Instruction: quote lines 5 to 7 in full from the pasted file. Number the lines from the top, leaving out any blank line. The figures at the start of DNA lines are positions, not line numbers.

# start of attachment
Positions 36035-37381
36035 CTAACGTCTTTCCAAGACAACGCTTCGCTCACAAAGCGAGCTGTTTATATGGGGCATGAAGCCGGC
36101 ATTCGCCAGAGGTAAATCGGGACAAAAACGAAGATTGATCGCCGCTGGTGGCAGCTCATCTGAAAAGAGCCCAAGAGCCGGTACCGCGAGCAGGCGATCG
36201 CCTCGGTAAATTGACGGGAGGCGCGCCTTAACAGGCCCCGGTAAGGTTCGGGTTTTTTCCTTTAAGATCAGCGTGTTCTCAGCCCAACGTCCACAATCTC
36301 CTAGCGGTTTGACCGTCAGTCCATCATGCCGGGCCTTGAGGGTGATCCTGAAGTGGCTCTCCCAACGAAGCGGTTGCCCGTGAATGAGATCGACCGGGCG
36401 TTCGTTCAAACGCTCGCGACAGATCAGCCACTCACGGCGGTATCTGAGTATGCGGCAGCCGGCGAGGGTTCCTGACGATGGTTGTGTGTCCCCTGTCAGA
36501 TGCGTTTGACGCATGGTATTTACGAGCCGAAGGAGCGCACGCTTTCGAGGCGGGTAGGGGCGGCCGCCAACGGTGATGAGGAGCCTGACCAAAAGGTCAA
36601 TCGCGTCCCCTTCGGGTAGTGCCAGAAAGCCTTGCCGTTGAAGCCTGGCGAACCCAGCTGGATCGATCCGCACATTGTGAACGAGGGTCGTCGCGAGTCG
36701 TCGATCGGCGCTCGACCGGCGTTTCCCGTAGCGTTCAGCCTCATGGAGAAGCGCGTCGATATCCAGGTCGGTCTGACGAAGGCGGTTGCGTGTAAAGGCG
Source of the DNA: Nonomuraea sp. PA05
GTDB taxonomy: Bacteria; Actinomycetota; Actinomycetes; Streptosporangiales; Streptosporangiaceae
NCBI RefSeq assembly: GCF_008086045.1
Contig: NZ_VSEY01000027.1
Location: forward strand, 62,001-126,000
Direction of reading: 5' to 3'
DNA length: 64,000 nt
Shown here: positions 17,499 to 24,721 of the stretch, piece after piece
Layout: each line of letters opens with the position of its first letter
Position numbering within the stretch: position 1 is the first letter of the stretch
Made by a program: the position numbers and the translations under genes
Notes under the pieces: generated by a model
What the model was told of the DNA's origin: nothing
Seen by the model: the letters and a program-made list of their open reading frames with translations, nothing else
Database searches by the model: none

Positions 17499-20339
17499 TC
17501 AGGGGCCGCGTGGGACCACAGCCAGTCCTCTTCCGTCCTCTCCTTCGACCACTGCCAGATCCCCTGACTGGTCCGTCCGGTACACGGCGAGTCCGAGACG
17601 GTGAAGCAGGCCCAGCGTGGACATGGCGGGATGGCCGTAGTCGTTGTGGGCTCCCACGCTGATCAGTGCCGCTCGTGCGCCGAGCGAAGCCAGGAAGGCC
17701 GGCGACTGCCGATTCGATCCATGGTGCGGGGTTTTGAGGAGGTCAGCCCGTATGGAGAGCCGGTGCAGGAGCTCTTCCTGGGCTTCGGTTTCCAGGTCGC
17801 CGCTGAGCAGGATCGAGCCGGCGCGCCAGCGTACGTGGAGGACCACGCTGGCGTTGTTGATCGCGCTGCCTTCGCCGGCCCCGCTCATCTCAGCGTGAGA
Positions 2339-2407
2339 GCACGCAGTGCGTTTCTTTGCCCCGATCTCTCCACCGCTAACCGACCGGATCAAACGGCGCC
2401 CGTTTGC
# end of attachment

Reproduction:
36301 CTAGCGGTTTGACCGTCAGTCCATCATGCCGGGCCTTGAGGGTGATCCTGAAGTGGCTCTCCCAACGAAGCGGTTGCCCGTGAATGAGATCGACCGGGCG
36401 TTCGTTCAAACGCTCGCGACAGATCAGCCACTCACGGCGGTATCTGAGTATGCGGCAGCCGGCGAGGGTTCCTGACGATGGTTGTGTGTCCCCTGTCAGA
36501 TGCGTTTGACGCATGGTATTTACGAGCCGAAGGAGCGCACGCTTTCGAGGCGGGTAGGGGCGGCCGCCAACGGTGATGAGGAGCCTGACCAAAAGGTCAA